Factory metal hides non-factory horsepower.
Love it or hate it, the AMC Pacer is an automotive legend
As the 1960s ended, American Motors Corp. was the lone surviving independent automaker in the U.S., so company executives decided to embrace the obvious: AMC was very different from the Big Three. AMC proved that to be true, time and again.
Following in the footsteps of the Gremlin, AMC introduced the bulbous Pacer in 1975 with an advertising campaign that claimed, “When you buy any other car, all you end up with is today’s car. When you get a Pacer, you get a piece of tomorrow.” In four short years, however, tomorrow was oh-so yesterday. The final Pacer rolled out of AMC’s plant in Kenosha, Wisconsin, on December 3, 1979.
Forty years later, most of us living outside the Pacer’s circle of love consider it among the ugliest vehicles of all time. Perhaps that’s a bit harsh, but despite some favorable media reviews upon its introduction—words like futuristic, bold, and unique were bandied about—more people found the car strange at best and hideous at worst. Perhaps folks were confused that AMC chose to call it a two-door “compact,” when anyone looking at it can tell you, “There’s no way that thing is compact.”
The Pacer was nearly half as wide (77 inches) as it was long (171.5 inches on a 100-inch wheelbase), and with its large wrap-around windows, it quickly became known as “the fish bowl.” On hot summer days, however, it was “the boiling lobster pot.”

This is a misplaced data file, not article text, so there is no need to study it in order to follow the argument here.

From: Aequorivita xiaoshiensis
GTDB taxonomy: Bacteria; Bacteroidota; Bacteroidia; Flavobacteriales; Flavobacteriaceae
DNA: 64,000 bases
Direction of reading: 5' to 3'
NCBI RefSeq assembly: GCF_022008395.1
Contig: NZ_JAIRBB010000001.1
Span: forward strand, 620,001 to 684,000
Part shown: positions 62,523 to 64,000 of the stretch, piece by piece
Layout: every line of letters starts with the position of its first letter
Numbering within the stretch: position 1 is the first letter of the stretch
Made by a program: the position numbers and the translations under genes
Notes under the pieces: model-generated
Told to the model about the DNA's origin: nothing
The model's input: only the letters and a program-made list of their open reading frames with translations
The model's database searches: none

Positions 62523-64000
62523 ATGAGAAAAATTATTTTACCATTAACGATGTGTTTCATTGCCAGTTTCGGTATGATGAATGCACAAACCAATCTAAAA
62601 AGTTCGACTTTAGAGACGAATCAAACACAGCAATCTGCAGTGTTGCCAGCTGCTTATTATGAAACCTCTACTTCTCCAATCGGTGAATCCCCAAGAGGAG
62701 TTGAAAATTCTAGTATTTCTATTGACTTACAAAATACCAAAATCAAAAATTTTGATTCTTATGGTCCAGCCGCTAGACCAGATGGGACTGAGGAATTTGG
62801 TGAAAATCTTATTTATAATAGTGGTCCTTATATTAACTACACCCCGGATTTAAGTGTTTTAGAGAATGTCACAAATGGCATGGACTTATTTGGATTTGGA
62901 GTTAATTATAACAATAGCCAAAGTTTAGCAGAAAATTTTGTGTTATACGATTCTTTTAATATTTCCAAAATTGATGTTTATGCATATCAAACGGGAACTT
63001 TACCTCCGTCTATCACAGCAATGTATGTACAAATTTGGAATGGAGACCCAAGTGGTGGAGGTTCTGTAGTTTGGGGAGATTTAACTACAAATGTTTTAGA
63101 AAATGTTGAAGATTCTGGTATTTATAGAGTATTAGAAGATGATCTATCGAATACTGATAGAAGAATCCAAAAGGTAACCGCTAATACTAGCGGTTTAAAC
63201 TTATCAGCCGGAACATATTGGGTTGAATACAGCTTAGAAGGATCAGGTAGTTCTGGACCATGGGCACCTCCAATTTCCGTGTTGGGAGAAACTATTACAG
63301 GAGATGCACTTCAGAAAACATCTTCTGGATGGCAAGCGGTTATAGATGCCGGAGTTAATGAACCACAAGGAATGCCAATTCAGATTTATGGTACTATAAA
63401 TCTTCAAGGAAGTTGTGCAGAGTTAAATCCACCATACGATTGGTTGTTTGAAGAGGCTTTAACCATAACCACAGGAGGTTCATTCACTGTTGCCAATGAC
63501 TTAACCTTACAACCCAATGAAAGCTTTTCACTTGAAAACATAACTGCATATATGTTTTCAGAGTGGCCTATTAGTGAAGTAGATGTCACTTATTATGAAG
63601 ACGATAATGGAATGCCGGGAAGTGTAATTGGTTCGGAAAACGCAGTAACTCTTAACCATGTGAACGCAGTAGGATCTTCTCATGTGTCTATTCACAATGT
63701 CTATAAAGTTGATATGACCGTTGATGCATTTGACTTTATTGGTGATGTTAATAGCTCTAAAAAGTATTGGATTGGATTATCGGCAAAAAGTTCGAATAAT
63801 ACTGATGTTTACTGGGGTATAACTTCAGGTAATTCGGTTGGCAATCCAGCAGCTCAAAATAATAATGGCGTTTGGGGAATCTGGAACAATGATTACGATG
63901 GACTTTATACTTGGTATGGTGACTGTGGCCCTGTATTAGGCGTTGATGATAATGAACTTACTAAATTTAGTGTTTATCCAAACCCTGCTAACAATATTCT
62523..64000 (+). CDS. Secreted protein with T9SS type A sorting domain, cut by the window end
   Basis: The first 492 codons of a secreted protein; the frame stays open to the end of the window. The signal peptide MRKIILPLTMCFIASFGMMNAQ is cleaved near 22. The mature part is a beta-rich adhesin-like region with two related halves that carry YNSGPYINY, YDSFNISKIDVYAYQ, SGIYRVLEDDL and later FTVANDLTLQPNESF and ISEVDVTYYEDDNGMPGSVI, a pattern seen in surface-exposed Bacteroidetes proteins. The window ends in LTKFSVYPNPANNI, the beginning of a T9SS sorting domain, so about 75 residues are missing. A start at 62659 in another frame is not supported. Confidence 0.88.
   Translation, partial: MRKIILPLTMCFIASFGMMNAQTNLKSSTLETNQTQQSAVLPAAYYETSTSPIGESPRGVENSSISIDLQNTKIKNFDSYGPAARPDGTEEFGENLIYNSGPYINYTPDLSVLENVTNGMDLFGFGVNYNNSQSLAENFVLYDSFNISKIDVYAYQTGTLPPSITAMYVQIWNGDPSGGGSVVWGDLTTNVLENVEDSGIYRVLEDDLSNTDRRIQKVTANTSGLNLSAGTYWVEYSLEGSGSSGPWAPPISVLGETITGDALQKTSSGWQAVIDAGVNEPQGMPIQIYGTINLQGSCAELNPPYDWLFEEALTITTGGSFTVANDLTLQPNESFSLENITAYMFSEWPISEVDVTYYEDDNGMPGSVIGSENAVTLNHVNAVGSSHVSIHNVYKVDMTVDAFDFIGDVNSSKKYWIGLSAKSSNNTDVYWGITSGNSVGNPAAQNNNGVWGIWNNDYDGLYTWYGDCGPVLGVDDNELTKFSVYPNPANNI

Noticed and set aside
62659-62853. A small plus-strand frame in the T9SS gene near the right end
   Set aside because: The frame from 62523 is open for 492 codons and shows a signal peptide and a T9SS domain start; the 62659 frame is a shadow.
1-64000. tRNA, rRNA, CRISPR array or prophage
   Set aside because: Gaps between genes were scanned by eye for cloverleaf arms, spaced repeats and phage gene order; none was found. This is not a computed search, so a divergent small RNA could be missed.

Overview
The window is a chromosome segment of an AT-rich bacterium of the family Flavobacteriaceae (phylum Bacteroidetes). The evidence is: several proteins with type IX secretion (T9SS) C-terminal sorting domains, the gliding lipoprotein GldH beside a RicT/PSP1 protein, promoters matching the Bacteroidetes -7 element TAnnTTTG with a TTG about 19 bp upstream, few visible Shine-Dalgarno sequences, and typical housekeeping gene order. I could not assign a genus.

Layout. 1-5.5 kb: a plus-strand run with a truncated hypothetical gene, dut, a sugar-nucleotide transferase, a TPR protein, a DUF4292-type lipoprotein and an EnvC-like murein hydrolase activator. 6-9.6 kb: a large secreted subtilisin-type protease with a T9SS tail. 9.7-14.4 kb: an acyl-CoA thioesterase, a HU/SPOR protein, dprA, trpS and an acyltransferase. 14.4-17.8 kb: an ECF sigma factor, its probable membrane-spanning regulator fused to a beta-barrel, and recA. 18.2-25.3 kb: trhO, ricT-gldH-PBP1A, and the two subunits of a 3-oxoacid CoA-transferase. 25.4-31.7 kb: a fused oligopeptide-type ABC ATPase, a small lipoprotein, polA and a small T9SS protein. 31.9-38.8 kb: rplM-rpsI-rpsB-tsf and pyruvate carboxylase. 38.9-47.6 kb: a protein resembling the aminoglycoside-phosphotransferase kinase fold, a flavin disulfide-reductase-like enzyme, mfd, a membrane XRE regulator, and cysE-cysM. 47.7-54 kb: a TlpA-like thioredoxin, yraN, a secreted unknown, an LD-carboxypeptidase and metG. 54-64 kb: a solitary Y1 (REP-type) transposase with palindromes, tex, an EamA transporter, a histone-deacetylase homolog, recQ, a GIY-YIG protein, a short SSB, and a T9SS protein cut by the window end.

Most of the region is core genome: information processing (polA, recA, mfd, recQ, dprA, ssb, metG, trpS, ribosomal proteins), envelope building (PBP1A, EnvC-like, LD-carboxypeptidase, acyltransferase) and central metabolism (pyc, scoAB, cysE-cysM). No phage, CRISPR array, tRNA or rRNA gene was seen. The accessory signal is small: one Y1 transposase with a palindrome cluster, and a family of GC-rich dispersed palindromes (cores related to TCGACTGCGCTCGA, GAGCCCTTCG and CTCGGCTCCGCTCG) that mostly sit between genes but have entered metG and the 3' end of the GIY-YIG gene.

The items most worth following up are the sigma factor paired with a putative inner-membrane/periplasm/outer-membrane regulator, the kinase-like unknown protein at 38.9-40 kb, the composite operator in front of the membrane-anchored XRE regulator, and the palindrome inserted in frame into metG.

Among the Pacer’s many oddities was a feature that designers thought would be a handy benefit; the passenger door was four inches longer than the driver’s door, so passengers could get into the back seat easier.
Pacers were available with numerous upgrade options, including the X package with bucket seats, a floor shifter, and a sway bar, along with modest trim accents. That optional plaid upholstery was not only eye-popping but somehow appropriate. Under the hood, the original design specified a lightweight Wankel rotary engine, but development complications ultimately led to an overweight, low-output six-cylinder engine in production models. Even a bump in power in 1976 and the addition of an optional 5.0-liter V-8 in ’78 weren’t enough to make the Pacer a sales winner.
As you would expect, however, the car’s unconventional wide body made for an enormous interior, one that presumably could fit a television, a La-Z-Boy, and the entire cast of The Waltons with room to spare.
The Pacer received its moment in the sun in the 1992 comedy Wayne’s World, taking center stage in the iconic scene in which Wayne and friends belt out Queen’s Bohemian Rhapsody. (Go ahead and watch, we’ll wait.)
Wayne’s robin-egg blue 1976 Pacer sold for $37,400 at Barrett-Jackson’s Las Vegas auction in 2016, but the average value for a ’76 Pacer in #3 (Good) condition is $4900 ($5000 for final-year ’79 models).
Once considered a nerd car, the Pacer has found new appreciation among collectors in the last several years, and not just as an obvious “Worst in Class” contender at every Concours d’Lemons. Those who love it, love it… and sometimes modify it—like this LS-swapped Pacer that was featured on Jay Leno’s Garage. (Shameless plug: You can also wear a Pacer. Check out Hagerty’s Pacer-proud Christmas sweater here.)
No matter how you feel about the Pacer, 40 years after the last one was built, the wide-bodied boat is not only immediately recognizable, it’s legendary.